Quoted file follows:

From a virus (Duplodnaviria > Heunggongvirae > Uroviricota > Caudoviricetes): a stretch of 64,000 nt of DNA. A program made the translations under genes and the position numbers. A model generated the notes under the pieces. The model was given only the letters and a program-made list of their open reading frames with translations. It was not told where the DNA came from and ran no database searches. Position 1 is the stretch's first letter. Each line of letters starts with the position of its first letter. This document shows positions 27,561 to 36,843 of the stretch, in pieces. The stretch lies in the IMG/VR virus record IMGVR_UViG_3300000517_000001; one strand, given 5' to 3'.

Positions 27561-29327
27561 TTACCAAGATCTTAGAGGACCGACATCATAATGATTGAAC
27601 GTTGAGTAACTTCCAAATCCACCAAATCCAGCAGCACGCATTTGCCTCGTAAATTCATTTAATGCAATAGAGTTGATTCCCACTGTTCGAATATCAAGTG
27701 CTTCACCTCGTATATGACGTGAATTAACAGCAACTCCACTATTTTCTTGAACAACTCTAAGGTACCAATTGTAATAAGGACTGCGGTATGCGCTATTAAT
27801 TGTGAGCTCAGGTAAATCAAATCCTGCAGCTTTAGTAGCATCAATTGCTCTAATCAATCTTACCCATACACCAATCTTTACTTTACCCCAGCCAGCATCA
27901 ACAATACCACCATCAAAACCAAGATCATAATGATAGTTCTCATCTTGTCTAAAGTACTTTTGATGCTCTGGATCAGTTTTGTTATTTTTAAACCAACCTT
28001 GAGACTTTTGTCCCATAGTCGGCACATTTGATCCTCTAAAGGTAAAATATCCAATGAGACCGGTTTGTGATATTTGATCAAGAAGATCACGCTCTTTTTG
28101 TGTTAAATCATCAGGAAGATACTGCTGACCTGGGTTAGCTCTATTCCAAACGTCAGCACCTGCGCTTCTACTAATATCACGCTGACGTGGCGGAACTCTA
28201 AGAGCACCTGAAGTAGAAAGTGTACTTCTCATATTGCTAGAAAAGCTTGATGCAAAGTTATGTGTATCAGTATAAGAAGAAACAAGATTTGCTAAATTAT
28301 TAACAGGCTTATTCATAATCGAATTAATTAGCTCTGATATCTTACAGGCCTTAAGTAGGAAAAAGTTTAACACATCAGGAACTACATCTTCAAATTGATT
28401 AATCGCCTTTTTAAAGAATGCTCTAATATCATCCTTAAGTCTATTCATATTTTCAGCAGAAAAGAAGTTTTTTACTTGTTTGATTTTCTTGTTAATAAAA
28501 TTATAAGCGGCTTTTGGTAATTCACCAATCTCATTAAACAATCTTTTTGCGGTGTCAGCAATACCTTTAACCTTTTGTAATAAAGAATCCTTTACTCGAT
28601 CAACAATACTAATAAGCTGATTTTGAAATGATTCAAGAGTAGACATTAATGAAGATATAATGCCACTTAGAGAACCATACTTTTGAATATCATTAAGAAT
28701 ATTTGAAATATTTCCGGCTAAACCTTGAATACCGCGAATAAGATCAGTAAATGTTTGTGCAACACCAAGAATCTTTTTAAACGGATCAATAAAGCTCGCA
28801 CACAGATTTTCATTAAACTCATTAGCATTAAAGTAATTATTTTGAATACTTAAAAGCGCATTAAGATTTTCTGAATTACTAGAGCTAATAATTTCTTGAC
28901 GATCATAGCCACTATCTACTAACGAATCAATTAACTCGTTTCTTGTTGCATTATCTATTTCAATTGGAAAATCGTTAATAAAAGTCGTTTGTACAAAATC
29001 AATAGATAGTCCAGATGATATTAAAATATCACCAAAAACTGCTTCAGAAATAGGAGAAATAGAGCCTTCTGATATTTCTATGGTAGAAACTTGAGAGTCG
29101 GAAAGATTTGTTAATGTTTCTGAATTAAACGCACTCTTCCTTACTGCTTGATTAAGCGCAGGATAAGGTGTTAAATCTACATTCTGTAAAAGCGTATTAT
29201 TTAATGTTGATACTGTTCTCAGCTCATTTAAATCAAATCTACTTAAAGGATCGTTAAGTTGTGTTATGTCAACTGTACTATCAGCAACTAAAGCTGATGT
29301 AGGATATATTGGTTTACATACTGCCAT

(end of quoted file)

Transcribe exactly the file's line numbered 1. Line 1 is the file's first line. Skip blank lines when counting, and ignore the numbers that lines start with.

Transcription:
From a virus (Duplodnaviria > Heunggongvirae > Uroviricota > Caudoviricetes): a stretch of 64,000 nt of DNA. A program made the translations under genes and the position numbers. A model generated the notes under the pieces. The model was given only the letters and a program-made list of their open reading frames with translations. It was not told where the DNA came from and ran no database searches. Position 1 is the stretch's first letter. Each line of letters starts with the position of its first letter. This document shows positions 27,561 to 36,843 of the stretch, in pieces. The stretch lies in the IMG/VR virus record IMGVR_UViG_3300000517_000001; one strand, given 5' to 3'.